Is there a way that I can objectively compare the performance of different CDNs? Will I need to purchase a plan and test it out myself?

  • Most companies let you set up a short term trial for free. – Joel K Jan 22 '12 at 5:09

Here is an article that compares the latency between a number of different CDNs. Their results may be a little out of date, but you can redo the tests if you`d like using the same ping website they did.


A good way to objectively test a CDN is by using a monitoring service that's geographically diverse and on diverse networks that can mimic your application loads.

A good CDN will get content to your users at lower latency and with fewer hops than going all that way back to your origin servers.

For a web site, that typically means web page loads.

You didn't specify your application, so I'm assuming web site.

Companies like Gomez and Keynote (there are many others -- see some below, but those are the old time heavyweights-- most $$$$) offer services that track how well a webpage will load under a variety of parameters. For US focused sites, I usually like to check from 6 regions in the US. (Seattle, LA, Chicago, Dallas, Boston, Miami).. If you care a lot about international traffic you can set up probes abroad too.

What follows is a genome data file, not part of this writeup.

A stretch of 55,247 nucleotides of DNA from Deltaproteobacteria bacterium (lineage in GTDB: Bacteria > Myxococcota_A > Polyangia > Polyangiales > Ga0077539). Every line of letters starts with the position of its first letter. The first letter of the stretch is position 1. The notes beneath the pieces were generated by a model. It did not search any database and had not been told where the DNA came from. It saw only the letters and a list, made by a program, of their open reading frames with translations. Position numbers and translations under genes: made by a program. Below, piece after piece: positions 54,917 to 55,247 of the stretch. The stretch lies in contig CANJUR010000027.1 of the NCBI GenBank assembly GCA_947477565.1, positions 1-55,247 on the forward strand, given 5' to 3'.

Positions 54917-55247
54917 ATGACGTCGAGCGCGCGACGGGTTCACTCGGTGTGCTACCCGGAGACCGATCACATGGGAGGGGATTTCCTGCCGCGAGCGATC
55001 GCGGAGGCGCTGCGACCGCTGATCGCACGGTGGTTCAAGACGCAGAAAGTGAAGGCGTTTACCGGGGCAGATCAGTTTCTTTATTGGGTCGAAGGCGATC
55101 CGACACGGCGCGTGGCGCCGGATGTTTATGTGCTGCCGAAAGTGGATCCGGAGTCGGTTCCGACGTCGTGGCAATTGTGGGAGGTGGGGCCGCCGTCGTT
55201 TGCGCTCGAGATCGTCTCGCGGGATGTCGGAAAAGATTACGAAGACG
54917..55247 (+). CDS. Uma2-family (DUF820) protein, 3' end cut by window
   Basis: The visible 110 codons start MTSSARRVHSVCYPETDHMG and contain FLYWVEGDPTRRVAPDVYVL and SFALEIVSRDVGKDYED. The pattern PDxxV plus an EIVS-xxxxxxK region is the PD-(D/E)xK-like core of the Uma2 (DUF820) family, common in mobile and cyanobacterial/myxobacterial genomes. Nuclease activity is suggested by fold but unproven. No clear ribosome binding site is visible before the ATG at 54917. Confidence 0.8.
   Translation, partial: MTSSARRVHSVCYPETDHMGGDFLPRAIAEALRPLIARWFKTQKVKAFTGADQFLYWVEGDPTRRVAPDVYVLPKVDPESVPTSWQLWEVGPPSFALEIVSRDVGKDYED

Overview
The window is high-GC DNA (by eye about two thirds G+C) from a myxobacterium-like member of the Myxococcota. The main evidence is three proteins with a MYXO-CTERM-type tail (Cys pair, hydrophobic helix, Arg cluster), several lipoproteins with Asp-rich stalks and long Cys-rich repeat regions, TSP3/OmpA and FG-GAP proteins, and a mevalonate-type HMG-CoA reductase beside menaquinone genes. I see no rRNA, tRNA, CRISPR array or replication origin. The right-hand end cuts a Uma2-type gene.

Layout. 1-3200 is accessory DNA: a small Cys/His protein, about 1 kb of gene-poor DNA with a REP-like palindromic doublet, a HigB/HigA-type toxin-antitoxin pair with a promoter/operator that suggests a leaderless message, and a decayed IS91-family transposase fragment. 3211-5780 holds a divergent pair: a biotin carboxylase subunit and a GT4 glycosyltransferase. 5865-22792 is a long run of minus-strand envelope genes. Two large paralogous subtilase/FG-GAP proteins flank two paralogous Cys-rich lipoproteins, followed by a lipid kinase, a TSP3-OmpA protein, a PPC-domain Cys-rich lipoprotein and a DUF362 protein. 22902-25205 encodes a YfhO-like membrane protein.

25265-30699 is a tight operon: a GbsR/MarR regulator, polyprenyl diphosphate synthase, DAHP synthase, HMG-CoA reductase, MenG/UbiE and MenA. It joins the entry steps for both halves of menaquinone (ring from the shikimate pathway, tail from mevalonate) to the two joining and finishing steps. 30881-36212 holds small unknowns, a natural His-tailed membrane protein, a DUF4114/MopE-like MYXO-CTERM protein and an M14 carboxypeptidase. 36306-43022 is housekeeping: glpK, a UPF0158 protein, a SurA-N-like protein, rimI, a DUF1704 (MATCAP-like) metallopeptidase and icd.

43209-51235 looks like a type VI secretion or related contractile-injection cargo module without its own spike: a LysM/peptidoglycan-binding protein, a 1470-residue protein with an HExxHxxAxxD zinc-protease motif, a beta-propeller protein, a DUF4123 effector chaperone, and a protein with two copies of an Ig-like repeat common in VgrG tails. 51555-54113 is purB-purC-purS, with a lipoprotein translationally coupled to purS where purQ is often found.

You also want to setup probes on different ISPs. How well a CDN works for customers with Comcast might be very different from how it looks to customers on Level 3. Having a mix of top tier and 'eyeball' networks is good. (monitoring companies already have probes on a variety of networks)

Be careful with these services. They tend to charge per probe you hit, and while you may think that checking every 5 minutes is cool, it will soon cost you. Consider it a development tool to track long term trends and only turn up the frequency when you're A/B testing CDNs. (better yet, set up a different URLs for each CDN you are testing and let the same probes hits all of them.)

If you have some Javascript-FU, you can bypass a lot of what these services offer and set up your pages to report back to you about their load characteristics from user's browsers. (best to do a sampling, not EVERY page load) Couple that with a GeoIP database, and you can get some good baseline data to start with.. Here's someone doing that... HTML5 method for page load measuring

Cheaper alternatives to Gomez and Keynote: Pingdom WebpageTest Siteuptime AlertSite

I've had good luck with AlertSite in the recent past.